SGS Helps Hand Sanitizer Manufacturers Understand Regulatory Changes in Response to COVID-19

SGS, the world’s leading provider of testing
and certification services, offers a range of solutions to help manufacturers
produce safe, effective, and compliant hand sanitizers.

After handwashing, using hand
sanitizers is one of the best ways to ensure
SARS-CoV-2, the virus that spreads
COVID-19, is rendered harmless. Most hand sanitizers are alcohol-based, often
using ethanol or isopropanol. To be effective they must be a minimum of 60%
alcohol by volume, although many commercial brands contain between 60% and 80%
alcohol by volume.

A basic hand sanitizer will also often contain glycerol (prevents dry
skin), hydrogen peroxide (inactivates contaminating bacterial spores) and distilled
water. In addition, commercially available hand sanitizers can also contain
antiseptics, such as chlorhexidine or quaternary ammonium derivatives, and
non-essential ingredients such as foaming agents, colorants and/or fragrances.

COVID-19 meant hand sanitizer supplies around the world were quickly
exhausted. In response, a variety of manufacturers, including distillers and
automotive industry suppliers, began manufacturing the product, although
regulations in some areas did not actually allow it. To address this, several
authorities eased their regulations.

In the US, either the Environmental Protection Agency (EPA) or the Food
and Drug Administration (FDA) regulate antimicrobial products:

  • EPA – antimicrobial products used on surfaces because
    they are identified as pesticides under the Federal Insecticide, Fungicide and
    Rodenticide Act (FIFRA). They require product-specific approval by way of
    a ‘registration’ of antimicrobial products and sources of active ingredients.
    Efficacy against public health pathogens must be demonstrated using specified
    EPA-approved studies
  • FDA – antimicrobial products used on humans or
    animals, regulated as over the counter (OTC) drugs under the Federal Food
    Drug and Cosmetics Act (FFDCA). The FDA typically determines whether the
    active ingredients used in OTC drugs are Generally Recognized as Safe and
    Effective (GRASE) through its monograph program. Under this, consumer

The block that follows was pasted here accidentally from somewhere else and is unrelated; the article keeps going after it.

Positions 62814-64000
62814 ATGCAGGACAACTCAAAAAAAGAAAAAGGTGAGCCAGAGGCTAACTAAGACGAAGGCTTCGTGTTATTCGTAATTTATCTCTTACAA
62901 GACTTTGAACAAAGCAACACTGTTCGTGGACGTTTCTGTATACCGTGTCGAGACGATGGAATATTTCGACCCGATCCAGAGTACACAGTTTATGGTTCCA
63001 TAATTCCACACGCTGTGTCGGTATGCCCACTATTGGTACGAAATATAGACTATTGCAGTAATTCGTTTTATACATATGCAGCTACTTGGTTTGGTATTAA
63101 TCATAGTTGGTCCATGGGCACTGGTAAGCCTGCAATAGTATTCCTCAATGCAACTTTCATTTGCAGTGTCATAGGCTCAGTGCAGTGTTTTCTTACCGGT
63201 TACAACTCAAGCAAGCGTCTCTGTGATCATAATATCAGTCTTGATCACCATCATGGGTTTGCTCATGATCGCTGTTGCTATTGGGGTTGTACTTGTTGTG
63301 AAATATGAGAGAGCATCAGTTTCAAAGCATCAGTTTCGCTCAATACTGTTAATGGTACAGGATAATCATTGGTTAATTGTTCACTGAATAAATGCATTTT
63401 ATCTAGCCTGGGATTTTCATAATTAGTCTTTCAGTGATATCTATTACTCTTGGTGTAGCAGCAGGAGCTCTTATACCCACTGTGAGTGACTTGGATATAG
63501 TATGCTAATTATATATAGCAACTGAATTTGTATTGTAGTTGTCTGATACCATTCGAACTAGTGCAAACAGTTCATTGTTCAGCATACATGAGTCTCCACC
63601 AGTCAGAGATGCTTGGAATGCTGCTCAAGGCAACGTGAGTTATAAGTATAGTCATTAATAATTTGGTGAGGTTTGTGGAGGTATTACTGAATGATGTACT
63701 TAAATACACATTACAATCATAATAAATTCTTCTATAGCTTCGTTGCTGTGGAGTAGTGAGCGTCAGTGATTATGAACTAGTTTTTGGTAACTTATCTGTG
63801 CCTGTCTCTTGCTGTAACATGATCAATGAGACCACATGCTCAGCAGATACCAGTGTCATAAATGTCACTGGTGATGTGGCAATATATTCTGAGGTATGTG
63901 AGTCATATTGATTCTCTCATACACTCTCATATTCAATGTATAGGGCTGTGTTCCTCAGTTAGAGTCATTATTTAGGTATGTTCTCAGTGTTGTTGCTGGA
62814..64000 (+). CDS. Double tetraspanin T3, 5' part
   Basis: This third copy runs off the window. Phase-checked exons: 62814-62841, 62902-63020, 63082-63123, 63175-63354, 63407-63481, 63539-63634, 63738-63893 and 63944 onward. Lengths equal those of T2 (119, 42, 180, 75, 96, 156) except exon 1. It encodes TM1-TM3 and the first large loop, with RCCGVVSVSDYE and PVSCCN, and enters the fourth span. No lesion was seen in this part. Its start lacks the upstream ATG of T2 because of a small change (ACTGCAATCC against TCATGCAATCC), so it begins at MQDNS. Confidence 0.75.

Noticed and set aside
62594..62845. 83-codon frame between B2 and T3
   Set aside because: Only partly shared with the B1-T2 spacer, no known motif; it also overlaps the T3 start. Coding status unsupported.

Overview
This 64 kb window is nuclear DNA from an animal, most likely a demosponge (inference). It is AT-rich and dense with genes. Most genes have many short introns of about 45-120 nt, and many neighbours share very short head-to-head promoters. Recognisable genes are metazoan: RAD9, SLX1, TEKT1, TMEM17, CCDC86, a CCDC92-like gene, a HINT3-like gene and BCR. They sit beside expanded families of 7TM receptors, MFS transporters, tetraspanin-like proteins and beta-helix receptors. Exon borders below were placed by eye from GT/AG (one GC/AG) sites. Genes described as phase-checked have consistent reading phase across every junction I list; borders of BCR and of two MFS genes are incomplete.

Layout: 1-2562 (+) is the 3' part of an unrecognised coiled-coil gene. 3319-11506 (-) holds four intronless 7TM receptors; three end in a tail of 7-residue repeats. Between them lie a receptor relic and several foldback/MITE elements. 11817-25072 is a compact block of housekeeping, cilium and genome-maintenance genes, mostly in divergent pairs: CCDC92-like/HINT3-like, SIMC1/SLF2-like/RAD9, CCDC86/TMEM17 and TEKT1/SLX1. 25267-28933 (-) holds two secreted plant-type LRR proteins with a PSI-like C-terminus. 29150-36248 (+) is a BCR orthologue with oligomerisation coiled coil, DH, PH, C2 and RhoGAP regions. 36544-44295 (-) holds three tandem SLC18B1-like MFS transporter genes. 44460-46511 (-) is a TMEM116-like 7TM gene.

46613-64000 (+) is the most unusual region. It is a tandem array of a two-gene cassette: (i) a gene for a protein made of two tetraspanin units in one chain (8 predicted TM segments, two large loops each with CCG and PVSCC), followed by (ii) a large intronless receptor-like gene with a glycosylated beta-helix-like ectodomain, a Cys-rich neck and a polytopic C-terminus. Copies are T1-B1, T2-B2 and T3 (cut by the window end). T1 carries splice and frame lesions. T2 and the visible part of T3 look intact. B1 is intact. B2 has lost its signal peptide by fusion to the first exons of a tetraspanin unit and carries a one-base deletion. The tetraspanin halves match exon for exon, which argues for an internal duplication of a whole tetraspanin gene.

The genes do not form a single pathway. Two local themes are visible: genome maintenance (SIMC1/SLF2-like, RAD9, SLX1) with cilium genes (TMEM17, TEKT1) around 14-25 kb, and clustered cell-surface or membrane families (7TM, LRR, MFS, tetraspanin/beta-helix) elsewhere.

antiseptic hand rub products can use ethyl alcohol, isopropyl alcohol or benzalkonium

The EPA already had a policy that allowed manufacturers to make claims
against emerging viral pathogens, provided the product met set efficacy tests. So,
although registrants and sellers on the EPA’s list cannot make specific claims
in relation to COVID-19, they can state they are on this list. Therefore, in
effect, they are demonstrating the EPA considers this product to be effective
against SARS-CoV-2 and COVID-19.

The EPA and FDA have both taken steps to help reduce the shortage in
hand sanitizers. For example, the EPA has eased the reporting requirements on
280 inactive disinfectant ingredients and the FDA has relaxed certain
restrictions. They have also announced that they will not enforce actions
against firms preparing alcohol-based hand sanitizers for consumer and public
health use until such a time that the emergency is lifted. In addition,
they will not take action against compounders, so long as they use ingredients
of United States Pharmacopoeia (USP) grade and utilize a formulation that is
consistent with WHO guidance.

Hand sanitizers are covered by Regulation (EU) 528/2012 – the Biocidal
Products Regulations (BPR) – the European Union (EU). Under Article 55 for the
BPR, Member States are allowed to set aside the standard BPR authorization requirements
in the event of a public health emergency. A national derogation can be
announced by a competent authority (CA) for a period of up to 180 days, which
may be extended. Several EU countries have adopted derogation. Stakeholders
should recognize that hand sanitizer products manufactured outside of the EU
are still subject to the requirements of the BPR.

During the COVID-19 pandemic regulatory authorities have relaxed certain
regulations to ensure a steady supply of hand sanitizers. As the situation
develops, it can be imagined these will develop further. It is therefore
important for manufacturers to ensure they are compliant with up to date
regulatory information.

SGS Hand Sanitizers and Disinfectant Services

Utilizing a global network of experts and laboratories, SGS provides a
comprehensive testing and registration service to help hand sanitizer
manufacturers ensure their products remain compliant with current market
regulations. Learn more about SGS Hand Sanitizers and
Disinfectants Services

For more information, please contact:

Hubert Brundu
Global Technical Manager
Cosmetics, Personal Care & Household



About SGS

SGS is the world’s leading
inspection, verification, testing and certification company. SGS is recognized
as the global benchmark for quality and integrity. With more than 89,000
employees, SGS operates a network of over 2,600 offices and laboratories around
the world.

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